LAUNCH takes leadership to new heights

Photo credit: Sophie Toledano

At the debut of the LAUNCH Leadership Summit, a new Student Government mentorship initiative, seasoned campus leaders shared their paths to success with fellow students, sparking an inspiring dialogue on what it means to be an effective leader in one’s personal and professional life.

“This summit can turn people who feel like they were just a number or a nobody into somebody,” Niles Niseem, student government president, said.

The summit, designed by members of the First-Year Leadership Council and the student government, is designed to promote underclassmen to get involved in leadership around campus.

The summit took place on Sunday, Feb. 18 from 11 a.m. to 4 p.m. in the Shalala Student Center.

The day began with a lecture from vice president of student affairs, Pat Whitely, who talked about the crucial role student leadership has played in building up the university.

Students also heard from Dean Ryan Holmes, who delivered a talk on what it takes to succeed in one’s day-to-day life.

“Success isn’t an event, it’s a lifestyle,” Holmes said. “If you want to be successful, you have to do it every day.”

Between sessions, students were broken off into smaller groups and rotated between five different break-out sessions.

Sam Palmer Shields from The Launchpad taught students about intrapreneurship or how to act as an entrepreneur within a company.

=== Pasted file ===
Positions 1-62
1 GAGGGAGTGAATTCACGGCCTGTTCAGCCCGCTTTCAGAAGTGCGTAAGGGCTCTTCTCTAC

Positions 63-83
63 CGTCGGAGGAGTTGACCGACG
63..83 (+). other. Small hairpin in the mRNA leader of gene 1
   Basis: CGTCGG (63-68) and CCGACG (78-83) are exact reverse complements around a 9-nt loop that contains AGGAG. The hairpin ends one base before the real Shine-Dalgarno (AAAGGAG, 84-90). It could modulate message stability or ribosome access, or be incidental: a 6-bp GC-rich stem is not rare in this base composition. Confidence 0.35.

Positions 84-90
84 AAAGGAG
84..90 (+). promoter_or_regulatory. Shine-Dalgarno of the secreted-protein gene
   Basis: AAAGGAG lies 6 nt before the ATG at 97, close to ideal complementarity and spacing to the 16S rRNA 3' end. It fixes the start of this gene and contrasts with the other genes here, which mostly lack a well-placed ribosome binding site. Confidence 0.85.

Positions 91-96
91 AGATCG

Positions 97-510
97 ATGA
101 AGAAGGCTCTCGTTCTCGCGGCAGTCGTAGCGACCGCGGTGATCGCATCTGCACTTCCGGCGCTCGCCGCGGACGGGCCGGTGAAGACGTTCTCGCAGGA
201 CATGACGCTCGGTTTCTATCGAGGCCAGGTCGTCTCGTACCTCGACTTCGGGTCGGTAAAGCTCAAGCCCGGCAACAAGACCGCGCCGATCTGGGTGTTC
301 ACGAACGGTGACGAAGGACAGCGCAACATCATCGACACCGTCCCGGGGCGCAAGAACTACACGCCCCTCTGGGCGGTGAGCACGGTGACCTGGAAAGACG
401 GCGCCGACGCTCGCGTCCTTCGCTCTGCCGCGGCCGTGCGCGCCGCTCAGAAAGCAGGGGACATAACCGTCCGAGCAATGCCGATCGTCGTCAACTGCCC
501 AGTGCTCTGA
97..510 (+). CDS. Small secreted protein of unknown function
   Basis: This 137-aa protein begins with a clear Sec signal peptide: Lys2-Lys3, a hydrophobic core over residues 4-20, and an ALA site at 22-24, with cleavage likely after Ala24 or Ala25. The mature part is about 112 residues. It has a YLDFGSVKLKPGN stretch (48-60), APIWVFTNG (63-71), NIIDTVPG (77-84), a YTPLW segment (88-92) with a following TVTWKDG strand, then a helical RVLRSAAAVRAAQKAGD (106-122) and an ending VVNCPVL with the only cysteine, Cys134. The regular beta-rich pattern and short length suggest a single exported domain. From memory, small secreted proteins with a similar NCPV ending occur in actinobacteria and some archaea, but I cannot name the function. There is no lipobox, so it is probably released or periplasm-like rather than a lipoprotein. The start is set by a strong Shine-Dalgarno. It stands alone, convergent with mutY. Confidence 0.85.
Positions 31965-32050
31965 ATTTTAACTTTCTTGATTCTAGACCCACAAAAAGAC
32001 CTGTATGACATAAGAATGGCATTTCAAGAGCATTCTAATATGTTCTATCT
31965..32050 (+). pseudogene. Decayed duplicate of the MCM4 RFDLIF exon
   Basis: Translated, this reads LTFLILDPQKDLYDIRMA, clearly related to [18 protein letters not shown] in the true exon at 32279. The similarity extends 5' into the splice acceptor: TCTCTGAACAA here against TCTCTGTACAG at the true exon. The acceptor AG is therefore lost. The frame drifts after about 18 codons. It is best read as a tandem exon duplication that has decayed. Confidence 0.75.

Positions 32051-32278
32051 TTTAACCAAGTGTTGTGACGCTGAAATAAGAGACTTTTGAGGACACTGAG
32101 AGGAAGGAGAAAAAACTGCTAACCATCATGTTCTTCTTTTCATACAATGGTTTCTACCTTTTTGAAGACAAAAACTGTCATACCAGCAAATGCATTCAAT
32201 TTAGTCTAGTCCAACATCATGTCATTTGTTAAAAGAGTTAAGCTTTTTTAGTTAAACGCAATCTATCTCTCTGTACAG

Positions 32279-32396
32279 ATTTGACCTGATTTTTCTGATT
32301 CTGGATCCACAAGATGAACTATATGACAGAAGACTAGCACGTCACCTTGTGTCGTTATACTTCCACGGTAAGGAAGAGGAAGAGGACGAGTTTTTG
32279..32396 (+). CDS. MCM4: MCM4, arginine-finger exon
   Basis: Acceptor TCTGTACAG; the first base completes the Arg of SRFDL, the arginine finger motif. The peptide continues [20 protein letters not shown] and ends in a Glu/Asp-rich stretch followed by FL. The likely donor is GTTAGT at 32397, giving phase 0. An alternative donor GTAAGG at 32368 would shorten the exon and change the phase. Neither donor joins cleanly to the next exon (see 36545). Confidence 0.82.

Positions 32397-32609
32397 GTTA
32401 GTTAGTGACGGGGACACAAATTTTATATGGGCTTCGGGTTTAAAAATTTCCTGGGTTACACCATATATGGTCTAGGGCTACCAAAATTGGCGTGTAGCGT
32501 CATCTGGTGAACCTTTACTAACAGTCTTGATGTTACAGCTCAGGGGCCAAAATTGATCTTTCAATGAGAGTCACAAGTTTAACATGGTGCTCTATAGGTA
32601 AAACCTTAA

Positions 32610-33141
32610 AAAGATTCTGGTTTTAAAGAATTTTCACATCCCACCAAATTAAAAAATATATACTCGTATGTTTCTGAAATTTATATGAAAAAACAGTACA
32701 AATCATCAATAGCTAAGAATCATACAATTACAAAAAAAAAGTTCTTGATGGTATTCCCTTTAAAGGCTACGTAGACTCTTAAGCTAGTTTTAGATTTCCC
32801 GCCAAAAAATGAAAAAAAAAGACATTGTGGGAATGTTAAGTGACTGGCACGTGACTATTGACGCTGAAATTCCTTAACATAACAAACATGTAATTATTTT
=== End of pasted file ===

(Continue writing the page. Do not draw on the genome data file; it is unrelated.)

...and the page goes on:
Niseem informed students on how to build their own brand and implored them to ask themselves three questions: “Who am I? Why am I? How did I get here?” Niseem used these questions to give himself a sense of purpose at a time when he felt like he had none and hopes students will too.

Andres Concha, senior, external advisor to the SG president and founder of the Leaders of Tomorrow Initiative, also shared his leadership experience at the event, speaking to students about how to develop meaningful business relationships and conflict resolution skills.

For instance, one of the key qualities Concha believes is the most important in a business relationship is the most obvious: to be kind.

“People like nice people,” Concha said. “People want to listen to you and help you if they like you.”

Students also heard from the chair of Hurricane Productions and the Student Activities Fee Allocation Committee. These organizations equipped students with the ability to fund and market their clubs.

In the eyes of those who set up the event, it was a success. Garret Eusinhurth, a freshman and member of the First-Year Leadership Council who helped put together the event, was excited about the turnout and engagement.

“Everyone here has been super engaged and asking great questions,” said Eusinhurth. “I think we are all improving just by being here today.”

Those attending the event weren’t just younger students. Ryan Braun, a senior at UM, transferred two years ago and hasn’t held any leadership role during his time at UM. He said the summit taught him skills he probably would have never learned without a leadership role.

“For people like me, learning about leadership is something that is very important because being a leader is one of the most important things for developing yourself,” said Braun. “This summit has helped me better understand how to become the leader I want to be.”